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Neural Plasticity
Volume 2017 (2017), Article ID 5959182, 11 pages
https://doi.org/10.1155/2017/5959182
Research Article

Hippocampal Regulation of Postsynaptic Density Homer1 by Associative Learning

1Neuroscience and Mental Health Research Institute, Cardiff University, Cardiff CF24 4HQ, UK
2MRC Centre for Neuropsychiatric Genetics and Genomics, Institute of Psychological Medicine and Clinical Neurosciences, Cardiff University, Cardiff CF24 4HQ, UK
3School of Biosciences, Cardiff University, Cardiff CF24 4HQ, UK

Correspondence should be addressed to Nicholas E. Clifton; ku.ca.ffidrac@ennotfilc

Received 14 July 2017; Revised 18 September 2017; Accepted 10 October 2017; Published 7 November 2017

Academic Editor: Anthony J. Baucum II

Copyright © 2017 Nicholas E. Clifton et al. This is an open access article distributed under the Creative Commons Attribution License, which permits unrestricted use, distribution, and reproduction in any medium, provided the original work is properly cited.

Abstract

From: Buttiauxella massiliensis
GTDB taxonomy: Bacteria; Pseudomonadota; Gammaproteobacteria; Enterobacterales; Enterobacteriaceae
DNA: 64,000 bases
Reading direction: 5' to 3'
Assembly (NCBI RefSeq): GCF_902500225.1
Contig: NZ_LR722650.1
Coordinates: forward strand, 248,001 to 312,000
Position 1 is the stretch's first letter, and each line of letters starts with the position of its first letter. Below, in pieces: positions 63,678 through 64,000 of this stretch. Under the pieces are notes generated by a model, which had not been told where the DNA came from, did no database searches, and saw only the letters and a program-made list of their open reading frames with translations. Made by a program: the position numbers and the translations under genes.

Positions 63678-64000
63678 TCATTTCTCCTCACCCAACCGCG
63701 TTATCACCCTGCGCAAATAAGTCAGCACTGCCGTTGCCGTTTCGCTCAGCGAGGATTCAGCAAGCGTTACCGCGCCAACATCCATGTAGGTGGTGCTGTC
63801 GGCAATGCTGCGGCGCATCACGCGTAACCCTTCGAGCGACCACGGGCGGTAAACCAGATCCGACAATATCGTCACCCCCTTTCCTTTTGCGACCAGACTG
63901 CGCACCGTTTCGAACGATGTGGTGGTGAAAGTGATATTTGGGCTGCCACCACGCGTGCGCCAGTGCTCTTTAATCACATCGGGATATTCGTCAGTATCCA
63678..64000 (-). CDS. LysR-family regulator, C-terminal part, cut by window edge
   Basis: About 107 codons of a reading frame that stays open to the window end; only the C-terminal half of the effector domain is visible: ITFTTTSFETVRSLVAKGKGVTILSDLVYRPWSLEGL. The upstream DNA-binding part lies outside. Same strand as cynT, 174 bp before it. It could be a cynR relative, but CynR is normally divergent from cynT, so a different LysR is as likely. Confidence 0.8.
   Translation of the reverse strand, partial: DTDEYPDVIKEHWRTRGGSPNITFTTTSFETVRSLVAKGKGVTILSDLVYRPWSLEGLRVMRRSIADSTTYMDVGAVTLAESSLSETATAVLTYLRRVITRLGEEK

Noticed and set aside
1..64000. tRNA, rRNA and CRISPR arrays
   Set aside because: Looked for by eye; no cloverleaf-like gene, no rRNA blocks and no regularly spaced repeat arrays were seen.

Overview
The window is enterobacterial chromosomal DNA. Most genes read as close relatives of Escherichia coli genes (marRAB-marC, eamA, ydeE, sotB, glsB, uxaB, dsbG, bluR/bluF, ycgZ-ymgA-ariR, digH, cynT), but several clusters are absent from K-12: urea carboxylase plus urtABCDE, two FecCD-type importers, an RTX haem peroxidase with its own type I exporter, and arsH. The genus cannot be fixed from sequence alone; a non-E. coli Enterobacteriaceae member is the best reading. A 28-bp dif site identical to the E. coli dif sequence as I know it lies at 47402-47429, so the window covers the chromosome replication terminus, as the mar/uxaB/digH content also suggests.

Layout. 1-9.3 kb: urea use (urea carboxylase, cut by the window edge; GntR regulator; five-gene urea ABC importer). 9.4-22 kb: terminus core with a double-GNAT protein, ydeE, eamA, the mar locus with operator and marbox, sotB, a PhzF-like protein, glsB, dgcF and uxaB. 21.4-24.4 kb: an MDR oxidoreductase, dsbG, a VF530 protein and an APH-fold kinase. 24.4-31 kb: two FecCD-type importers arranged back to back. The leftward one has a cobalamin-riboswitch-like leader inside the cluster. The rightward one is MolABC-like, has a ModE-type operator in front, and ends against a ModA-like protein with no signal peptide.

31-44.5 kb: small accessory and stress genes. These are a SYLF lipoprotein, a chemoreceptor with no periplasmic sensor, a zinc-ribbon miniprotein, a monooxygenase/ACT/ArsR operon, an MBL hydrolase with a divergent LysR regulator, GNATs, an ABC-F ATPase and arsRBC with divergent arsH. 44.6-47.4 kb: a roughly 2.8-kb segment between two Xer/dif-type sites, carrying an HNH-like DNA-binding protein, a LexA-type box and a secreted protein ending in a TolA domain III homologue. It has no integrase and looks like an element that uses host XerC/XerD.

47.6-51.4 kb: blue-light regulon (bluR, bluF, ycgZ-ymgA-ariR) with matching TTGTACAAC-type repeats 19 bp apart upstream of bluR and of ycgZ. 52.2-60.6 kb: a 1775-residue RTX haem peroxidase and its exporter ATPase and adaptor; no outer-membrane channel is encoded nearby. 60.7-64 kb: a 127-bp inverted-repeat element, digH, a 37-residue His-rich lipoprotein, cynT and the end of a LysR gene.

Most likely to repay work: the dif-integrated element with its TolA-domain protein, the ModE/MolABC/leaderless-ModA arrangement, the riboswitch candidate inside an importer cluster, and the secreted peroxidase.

Genes involved in synaptic plasticity, particularly genes encoding postsynaptic density proteins, have been recurrently linked to psychiatric disorders including schizophrenia and autism. Postsynaptic density Homer1 proteins contribute to synaptic plasticity through the competing actions of short and long isoforms. The activity-induced expression of short Homer1 isoforms, Homer1a and Ania-3, is thought to be related to processes of learning and memory. However, the precise regulation of Homer1a and Ania-3 with different components of learning has not been investigated. Here, we used in situ hybridization to quantify short and long Homer1 expression in the hippocampus following consolidation, retrieval, and extinction of associative fear memory, using contextual fear conditioning in rats. Homer1a and Ania-3, but not long Homer1, were regulated by contextual fear learning or novelty detection, although their precise patterns of expression in hippocampal subregions were dependent on the isoform. We also show for the first time that the two short Homer1 isoforms are regulated after the retrieval and extinction of contextual fear memory, albeit with distinct temporal and spatial profiles. These findings support a role of activity-induced Homer1 isoforms in learning and memory processes in discrete hippocampal subregions and suggest that Homer1a and Ania-3 may play separable roles in synaptic plasticity.